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Lectures on NHS careers

Lectures on NHS careers
Mrs Banes Marshall.
Tuesday 30th March 2010 by C. Freeman
Two health professionals visited Brooke Weston to talk about their roles as part of Healthcare Science Awareness Week, an initiative highlighting some of the 50+ scientific professions in the NHS.

Lynne Banes Marshall, specialist biomedical scientist in microbiology and Caroline Parkes, senior biomedical scientist in cellular pathology at Kettering General Hospital visited separately and explained their fields of expertise to two cohorts of science students.

Mrs Banes Marshall spoke to Year 10 students taking fast-track triple science about micro-organisms and viruses, outlining the range of bacteria that humans are host to, many of which are beneficial for health:

'I wanted to focus on the positive aspects of bacteria, explaining that we've got them all over our body and they maintain us and keep us healthy. They protect us from any disease-causing micro-organisms. There are some organisms in the body that will cause infection but they are kept under control by the other ones.'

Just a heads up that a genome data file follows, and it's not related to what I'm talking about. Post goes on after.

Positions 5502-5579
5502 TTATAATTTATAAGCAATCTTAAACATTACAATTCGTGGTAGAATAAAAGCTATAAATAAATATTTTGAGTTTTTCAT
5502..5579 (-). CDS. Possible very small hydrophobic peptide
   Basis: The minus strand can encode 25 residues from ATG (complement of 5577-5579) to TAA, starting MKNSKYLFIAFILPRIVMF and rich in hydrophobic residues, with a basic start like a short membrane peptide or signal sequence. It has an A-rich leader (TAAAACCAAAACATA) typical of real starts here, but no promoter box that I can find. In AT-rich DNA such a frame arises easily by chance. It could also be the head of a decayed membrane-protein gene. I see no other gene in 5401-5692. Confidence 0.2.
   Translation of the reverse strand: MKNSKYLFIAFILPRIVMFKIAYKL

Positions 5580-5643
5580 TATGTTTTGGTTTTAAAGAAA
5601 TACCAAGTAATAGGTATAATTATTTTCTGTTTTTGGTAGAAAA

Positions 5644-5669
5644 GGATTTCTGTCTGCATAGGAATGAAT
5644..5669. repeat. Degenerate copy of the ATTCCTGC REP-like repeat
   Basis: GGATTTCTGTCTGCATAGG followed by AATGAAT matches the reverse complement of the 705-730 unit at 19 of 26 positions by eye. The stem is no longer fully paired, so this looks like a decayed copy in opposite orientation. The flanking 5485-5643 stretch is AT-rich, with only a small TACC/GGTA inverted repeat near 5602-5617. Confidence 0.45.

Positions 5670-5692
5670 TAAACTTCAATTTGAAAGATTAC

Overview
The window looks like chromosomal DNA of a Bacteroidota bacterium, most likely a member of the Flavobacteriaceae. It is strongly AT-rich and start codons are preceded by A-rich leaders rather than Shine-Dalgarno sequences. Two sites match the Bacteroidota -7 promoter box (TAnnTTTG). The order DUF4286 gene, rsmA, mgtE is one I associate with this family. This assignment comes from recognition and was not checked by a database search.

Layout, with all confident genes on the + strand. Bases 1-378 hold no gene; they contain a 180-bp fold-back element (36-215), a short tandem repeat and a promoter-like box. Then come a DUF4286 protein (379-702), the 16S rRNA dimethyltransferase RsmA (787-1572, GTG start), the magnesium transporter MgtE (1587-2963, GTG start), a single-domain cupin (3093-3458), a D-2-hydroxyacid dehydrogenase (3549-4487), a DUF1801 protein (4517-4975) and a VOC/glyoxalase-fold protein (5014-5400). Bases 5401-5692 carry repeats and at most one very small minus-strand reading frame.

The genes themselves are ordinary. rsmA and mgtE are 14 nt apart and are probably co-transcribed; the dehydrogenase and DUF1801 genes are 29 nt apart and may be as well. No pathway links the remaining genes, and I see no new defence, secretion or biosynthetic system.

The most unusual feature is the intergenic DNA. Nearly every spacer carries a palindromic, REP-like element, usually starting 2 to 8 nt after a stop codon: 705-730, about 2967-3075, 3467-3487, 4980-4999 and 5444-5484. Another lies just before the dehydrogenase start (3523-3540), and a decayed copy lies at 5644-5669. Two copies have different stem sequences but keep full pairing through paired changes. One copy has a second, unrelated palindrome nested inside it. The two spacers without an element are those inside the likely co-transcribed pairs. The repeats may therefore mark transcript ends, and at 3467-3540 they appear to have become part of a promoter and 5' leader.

She illustrated her talk with a presentation showing pictures of different types of bacteria and highlighted their phenomenal rate of reproduction. The laboratory at Kettering General Hospital focuses on identifying bacterial infections such as food poisoning, septicaemia and meningitis.

The following day 50 Year 9 students heard Mrs Parkes describe the role of the hospital's cellular pathology department that screens tissue and body fluid samples so diseases can be correctly diagnosed. More than a million pathology tests are carried out at the Kettering General Hospital laboratories annually.
PictureMrs Caroline Parkes.

The tissue samples undergo elaborate preparation before they can be screened. Suspect tissue is firstly preserved then embedded in paraffin wax. Scientific staff cut the samples into precise sections one cell thick before they are mounted on slides and stained with dye before analysis by the consultant pathologists.

Ms Parkes said: 'It's good being able to help people every day. When a doctor phones up for a result you can help a patient to know that they haven't got cancer when they thought they might have. It's a very varied job.'

Teacher Mrs Hearne said: 'Both the talks were really interesting and gave students an insight into the range of scientific careers which underpin the National Health Service and the educational routes these entail.'

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